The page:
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Michigan GOP would allow video of vote counts. Critics call that intimidation.

challengers TCF center
False claims at absentee vote counting at Detroit’s TCF Center were prominently featured in the so-called “Kraken” lawsuit that sought to overturn election results in Michigan. A judge is now weighing sanctions against lawyers who brought the suit. (Devi Bones / Shutterstock.com)

June 23: GOP investigation finds no Michigan vote fraud, deems many claims ‘ludicrous’

LANSING — A pair of bills in a Republican package to reform Michigan elections would allow observers to record and broadcast vote counting, drawing concerns about privacy and intimidation from municipal clerks.

One bill, SB276 would allow election inspectors, challengers and poll watchers to record and photograph the counting of the votes. Another, SB275, would allow video recording and live broadcasting of elections audits.

Sponsor Sen. Jim Runestad, R-White Lake, told the Senate Elections Committee on Wednesday the measures are in response to polls that found some voters don’t have confidence in the election system. 

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“The reality is that a large portion of our population has significant doubts about the election processes, election security,” Runestad said. “Shielding election concepts from the people only serves to multiply these steps to cause even more divisions.”

Those doubts, however, are largely split along party lines — and follow months of lies from President Donald Trump and others about the results of the 2020 election.

 

An April poll from NBC News found that while 77 percent of Republicans are concerned about ineligible people voting, a larger share of people — 58 percent of Americans, including 87 percent of Democrats — say their biggest concern is protecting access who are eligible to vote.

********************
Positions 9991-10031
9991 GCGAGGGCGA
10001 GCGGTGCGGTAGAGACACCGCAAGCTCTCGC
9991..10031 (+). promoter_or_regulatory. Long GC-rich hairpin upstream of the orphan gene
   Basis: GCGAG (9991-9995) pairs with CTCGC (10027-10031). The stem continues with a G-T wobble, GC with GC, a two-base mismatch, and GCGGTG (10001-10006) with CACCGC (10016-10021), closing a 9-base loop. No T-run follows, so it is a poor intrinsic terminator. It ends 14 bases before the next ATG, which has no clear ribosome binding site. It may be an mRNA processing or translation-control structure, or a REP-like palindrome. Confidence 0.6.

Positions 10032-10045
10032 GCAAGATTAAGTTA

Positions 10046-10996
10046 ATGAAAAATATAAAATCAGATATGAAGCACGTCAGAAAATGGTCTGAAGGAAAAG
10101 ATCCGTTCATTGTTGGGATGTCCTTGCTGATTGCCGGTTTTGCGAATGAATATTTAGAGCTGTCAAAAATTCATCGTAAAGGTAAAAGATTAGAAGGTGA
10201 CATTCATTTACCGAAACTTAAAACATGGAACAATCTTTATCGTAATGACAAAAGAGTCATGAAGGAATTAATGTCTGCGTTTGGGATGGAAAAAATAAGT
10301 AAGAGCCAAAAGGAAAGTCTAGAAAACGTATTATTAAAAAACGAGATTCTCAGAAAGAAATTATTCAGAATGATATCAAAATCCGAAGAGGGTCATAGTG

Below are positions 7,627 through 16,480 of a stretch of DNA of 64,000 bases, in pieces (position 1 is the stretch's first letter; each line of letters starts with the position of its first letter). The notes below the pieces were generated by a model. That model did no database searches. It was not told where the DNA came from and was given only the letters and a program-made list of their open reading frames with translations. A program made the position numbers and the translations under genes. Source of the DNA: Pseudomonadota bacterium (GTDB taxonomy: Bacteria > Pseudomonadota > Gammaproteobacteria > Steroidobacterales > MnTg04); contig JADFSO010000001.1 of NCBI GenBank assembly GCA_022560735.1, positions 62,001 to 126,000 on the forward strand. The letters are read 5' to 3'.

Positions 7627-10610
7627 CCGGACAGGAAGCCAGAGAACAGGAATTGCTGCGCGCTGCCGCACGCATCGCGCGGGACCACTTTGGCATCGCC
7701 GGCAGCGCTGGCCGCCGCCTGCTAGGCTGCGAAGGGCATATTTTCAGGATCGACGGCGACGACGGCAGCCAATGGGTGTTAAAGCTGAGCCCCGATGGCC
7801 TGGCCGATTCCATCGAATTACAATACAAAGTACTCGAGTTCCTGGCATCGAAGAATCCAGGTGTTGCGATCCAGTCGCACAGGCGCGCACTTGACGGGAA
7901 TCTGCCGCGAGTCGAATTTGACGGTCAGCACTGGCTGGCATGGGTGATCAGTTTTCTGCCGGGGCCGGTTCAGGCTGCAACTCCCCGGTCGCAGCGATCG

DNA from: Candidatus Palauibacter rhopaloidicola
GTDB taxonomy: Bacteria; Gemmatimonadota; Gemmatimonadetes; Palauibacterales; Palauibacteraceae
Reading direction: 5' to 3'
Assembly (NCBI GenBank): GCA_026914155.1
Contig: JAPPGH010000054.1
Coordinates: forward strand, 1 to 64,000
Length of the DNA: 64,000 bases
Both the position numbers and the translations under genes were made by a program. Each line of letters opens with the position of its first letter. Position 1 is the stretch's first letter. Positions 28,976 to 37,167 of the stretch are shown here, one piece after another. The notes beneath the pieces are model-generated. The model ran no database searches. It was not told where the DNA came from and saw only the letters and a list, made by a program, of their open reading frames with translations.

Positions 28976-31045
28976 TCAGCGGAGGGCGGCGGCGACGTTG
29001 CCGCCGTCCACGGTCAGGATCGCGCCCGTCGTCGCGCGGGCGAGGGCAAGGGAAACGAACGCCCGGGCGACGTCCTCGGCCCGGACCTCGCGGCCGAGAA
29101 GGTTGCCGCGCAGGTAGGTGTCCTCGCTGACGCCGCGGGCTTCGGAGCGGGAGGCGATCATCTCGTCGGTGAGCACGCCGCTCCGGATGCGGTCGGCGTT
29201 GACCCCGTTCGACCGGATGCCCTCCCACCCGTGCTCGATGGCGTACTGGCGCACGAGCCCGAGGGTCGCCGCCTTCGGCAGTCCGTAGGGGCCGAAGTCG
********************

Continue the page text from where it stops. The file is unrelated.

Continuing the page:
Ingham County Clerk Barb Byrum, a Democrat, said allowing poll watchers and challengers affiliated with political parties to record the tabulation of votes could intimidate workers.

During the November election, Republican challengers tried to forcefully enter the TCF Center in downtown Detroit, where absentee ballots in Wayne County were being counted. 

Many challenges ended up recording through glass windows, causing those inside the building to put up cardboard to protect those working. 

“Having a camera on individuals is a form of intimidation, but also having that camera videotaping the processing of ballots could put the secrecy of the vote at risk, in addition to putting personal information out there and making it available,” Byrum told Bridge Michigan Wednesday. 

Private information is more at risk during the counting of absentee ballots because addresses and names are on the outside envelope, Byrum said.

If that information is disclosed, “that would be horrible,” Byrum added.  

Ottawa County Clerk Justin Roebuck, a Republican who is co-chair of the Michigan Association of County Clerks, told Bridge he agrees with the concept of the measure, but has some concerns. 

“The spirit of the legislation is trying to get to the heart of the ability for the public or observers to really see what's happening in a situation where ballots are being tabulated in a counting board,” Roebuck said. 

“We just need to have really high standards for ensuring that that video recording is not going to allow anyone to observe a ballot being connected to a voter’s name.”

The legislature is also considering a measure that would allow for select members of each political party to record election audits. 

Roebuck said the Legislature should consider allowing the public as a whole to attend the audits, instead of just partisans.

“These should be events that are open to the public,” Roebuck said. 

The proposals are part of a 39-bills package introduced by Republicans in Michigan, including measures to require IDs to vote, increase security of absentee ballot drop boxes and require a photocopy of driver licenses or photo ID when applying for an absentee ballot by mail.

Many of these bills are similar to those introduced in other states as part of a GOP effort to tighten election laws following Trump’s loss.